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What each tells us about overcrowding
In this issue of the journal,1 Fatovich and Hirsch report on the ambulance bypass experience of one hospital in Western Australia from 1999 to 2001. Like in other jurisdictions,2–4 ambulance bypass has become more frequent reflecting worsening overcrowding in emergency departments (ED). Of particular interest are the insights of ED staff who recorded their perceptions of the main causes of overcrowding at the time an ambulance bypass was initiated. Not surprisingly, the great majority of bypass episodes resulted from excess patient volume, including too many new patients presenting in a short period of time for care, an inability to move admitted patients out of the ED to ward beds fast enough, or both. Other causes, including facility problems, staff shortages, an excess of high acuity patients, or external disasters were much less common.
For physicians working in most EDs in the UK, Canada, or the USA, the fact that Australia is also experiencing worsened ED overcrowding will come as no great surprise. But if a similar problem exists in another part of the world, are the important causes necessarily the same as those close to home? In other words, can we assume that the Australian experience is directly relevant to our own?
ED overcrowding strikes hospital systems, not patients, thus the comparability of those systems is of paramount importance when comparing the problem in different settings. Unlike illnesses such as acute myocardial infarction where predictors like age, sex, or diabetes have straightforward definitions, the predictors of ED overcrowding are largely logistical in origin. The usual causes include patient volume, efficiency of medical assessment, delays finding inpatient beds, nurse staffing, physical capacity of the ED among others. Terminology and definitions vary where they exist at all. Of even greater importance are fundamental differences in the organisation of emergency services, hospitals, and healthcare systems. So, before even considering whether the results in another location are relevant to your own, be sure you are talking the same language.
When I go through this exercise and compare my hospital’s experience with that of Perth’s, I am struck by some remarkable differences. Firstly, the setting Fatovich and Hirsch describe is an ED with 55 000 visits per year, a 44% admission rate, and up to 13 doctors and 18 nurses working at any one time. The hospital I work in has an admission rate of 22%, which is high by Canadian standards (more than twice the average rate in the province of Ontario), yet it is only half that of the Royal Perth Hospital. While our volume is a little lower than Perth’s, we have substantially fewer doctors and nurses on duty than they do. At its worst, they were on bypass 6.3% of the time one month, whereas we routinely log monthly bypass durations of 40% or more! With these differences, are our two sites comparable? Are our patients comparable? Are admission thresholds comparable? Do we have a more severe overcrowding problem, or do we just hit the ambulance bypass switch more readily than they do down-under?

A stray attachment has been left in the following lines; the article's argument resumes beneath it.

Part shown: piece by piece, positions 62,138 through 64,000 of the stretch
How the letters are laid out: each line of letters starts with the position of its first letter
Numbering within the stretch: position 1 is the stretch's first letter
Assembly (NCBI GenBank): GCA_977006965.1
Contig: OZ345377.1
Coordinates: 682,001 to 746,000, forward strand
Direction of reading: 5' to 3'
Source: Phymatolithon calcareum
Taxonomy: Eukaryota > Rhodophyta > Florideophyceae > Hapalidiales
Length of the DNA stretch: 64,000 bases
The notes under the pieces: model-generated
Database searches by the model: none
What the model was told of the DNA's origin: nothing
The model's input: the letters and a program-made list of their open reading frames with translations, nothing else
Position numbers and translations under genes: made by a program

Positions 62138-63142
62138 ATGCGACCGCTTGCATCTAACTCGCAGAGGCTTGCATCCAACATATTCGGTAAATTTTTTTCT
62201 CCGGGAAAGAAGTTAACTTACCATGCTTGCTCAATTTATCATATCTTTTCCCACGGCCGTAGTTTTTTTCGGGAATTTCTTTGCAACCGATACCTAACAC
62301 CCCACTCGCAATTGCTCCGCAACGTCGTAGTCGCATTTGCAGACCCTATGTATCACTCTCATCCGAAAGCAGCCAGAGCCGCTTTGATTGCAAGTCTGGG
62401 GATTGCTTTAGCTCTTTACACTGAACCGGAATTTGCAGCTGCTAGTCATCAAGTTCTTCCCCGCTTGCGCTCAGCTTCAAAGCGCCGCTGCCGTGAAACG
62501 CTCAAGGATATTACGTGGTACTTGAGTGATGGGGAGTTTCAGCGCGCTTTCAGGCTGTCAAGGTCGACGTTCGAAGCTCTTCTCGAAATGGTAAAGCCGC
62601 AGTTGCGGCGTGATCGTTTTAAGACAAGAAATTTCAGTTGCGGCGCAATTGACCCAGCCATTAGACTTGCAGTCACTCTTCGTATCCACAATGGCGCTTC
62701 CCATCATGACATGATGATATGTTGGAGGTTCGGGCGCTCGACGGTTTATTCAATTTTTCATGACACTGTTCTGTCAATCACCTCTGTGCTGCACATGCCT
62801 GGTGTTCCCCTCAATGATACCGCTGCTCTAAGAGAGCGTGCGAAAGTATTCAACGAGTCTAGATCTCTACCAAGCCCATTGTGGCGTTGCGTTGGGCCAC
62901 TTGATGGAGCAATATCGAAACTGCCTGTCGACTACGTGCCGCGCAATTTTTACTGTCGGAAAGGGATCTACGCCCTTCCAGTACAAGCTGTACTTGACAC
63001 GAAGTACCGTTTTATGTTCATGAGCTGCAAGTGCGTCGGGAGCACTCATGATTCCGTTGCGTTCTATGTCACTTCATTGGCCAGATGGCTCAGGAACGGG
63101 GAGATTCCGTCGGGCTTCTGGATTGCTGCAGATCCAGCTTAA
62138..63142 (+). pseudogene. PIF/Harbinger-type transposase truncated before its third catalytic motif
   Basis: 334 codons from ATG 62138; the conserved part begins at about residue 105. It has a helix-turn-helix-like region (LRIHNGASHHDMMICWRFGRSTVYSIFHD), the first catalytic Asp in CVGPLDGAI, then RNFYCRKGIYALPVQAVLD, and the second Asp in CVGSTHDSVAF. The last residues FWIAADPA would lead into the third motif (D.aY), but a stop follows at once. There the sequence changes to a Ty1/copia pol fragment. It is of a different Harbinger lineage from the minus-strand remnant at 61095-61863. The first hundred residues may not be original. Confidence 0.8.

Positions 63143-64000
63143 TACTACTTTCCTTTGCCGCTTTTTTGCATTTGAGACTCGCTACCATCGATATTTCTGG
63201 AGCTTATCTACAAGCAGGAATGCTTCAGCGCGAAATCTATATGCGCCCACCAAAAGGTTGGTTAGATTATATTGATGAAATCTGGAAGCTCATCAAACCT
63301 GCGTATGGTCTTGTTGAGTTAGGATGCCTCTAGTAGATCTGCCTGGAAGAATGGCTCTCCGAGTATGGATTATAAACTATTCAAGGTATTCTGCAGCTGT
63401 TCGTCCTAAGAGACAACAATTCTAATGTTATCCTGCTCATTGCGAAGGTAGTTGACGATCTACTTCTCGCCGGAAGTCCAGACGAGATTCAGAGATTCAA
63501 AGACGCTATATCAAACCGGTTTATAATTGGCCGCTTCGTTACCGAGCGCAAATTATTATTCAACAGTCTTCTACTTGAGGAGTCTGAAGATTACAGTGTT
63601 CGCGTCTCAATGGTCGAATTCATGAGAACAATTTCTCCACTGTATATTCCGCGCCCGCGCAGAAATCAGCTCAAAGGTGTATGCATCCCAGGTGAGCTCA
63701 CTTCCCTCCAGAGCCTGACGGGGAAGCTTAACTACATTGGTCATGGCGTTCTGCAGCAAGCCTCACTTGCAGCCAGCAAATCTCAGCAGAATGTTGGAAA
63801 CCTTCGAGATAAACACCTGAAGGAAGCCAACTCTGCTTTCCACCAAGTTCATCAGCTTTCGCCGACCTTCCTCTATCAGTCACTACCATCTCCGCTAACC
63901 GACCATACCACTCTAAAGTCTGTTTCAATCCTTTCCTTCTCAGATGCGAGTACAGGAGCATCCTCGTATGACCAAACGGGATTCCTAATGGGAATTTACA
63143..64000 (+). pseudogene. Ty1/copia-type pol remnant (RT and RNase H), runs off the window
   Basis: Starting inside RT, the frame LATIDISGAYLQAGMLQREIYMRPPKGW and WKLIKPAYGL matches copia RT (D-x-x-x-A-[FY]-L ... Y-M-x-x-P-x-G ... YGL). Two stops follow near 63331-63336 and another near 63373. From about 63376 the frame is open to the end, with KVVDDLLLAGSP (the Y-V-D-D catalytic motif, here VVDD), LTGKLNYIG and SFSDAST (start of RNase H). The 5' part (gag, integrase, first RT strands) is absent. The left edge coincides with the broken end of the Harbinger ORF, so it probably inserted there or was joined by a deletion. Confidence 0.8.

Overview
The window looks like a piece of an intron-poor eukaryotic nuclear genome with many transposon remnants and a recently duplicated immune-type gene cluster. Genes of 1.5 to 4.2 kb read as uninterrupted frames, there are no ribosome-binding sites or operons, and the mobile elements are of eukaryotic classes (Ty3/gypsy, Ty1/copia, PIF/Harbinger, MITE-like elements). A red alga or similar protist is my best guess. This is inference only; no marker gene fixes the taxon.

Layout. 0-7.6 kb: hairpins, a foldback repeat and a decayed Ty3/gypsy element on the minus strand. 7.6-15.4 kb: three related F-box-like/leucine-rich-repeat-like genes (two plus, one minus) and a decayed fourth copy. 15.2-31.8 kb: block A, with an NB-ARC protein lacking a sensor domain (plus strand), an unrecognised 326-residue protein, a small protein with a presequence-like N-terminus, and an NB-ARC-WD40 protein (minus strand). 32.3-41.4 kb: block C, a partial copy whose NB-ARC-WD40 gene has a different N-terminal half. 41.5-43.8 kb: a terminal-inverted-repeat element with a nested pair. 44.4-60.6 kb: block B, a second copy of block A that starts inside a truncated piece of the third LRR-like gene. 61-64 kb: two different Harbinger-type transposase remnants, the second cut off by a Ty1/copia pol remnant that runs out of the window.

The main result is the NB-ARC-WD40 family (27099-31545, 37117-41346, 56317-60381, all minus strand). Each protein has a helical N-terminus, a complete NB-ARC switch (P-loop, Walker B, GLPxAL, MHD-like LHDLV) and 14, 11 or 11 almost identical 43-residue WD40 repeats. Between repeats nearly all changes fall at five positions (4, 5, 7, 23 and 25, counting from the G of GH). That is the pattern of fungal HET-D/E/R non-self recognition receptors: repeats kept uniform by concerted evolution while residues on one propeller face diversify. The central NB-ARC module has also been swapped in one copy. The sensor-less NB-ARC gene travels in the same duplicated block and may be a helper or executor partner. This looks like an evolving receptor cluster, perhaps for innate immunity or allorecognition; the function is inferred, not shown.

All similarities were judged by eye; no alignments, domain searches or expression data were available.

Can we be more comfortable generalising about causes? The authors were able to quantify the increase in demand associated with bypass: periods in which >10 patients per hour presented for six hours were six times more likely to result in bypass than periods with lower rates. But these results beg the question: when it comes to overcrowding, are all patients created equal? Would 21 young patients presenting over two hours with ankle sprains, lacerations, or corneal abrasions represent the same load on their ED as a similar number of elderly patients with shortness of breath, abdominal pain, or generalised weakness? This is an important distinction, as, if you set out to “solve” the overcrowding problem based on these results, one solution might be to divert patients elsewhere. Diverting patients with minor problems (for example, to outpatient clinics with extended hours) is comparatively easy, but other research suggests these patients may not be such important contributors to overcrowding.5 Diverting older patients with complex problems is obviously much more problematic, and potentially unsafe.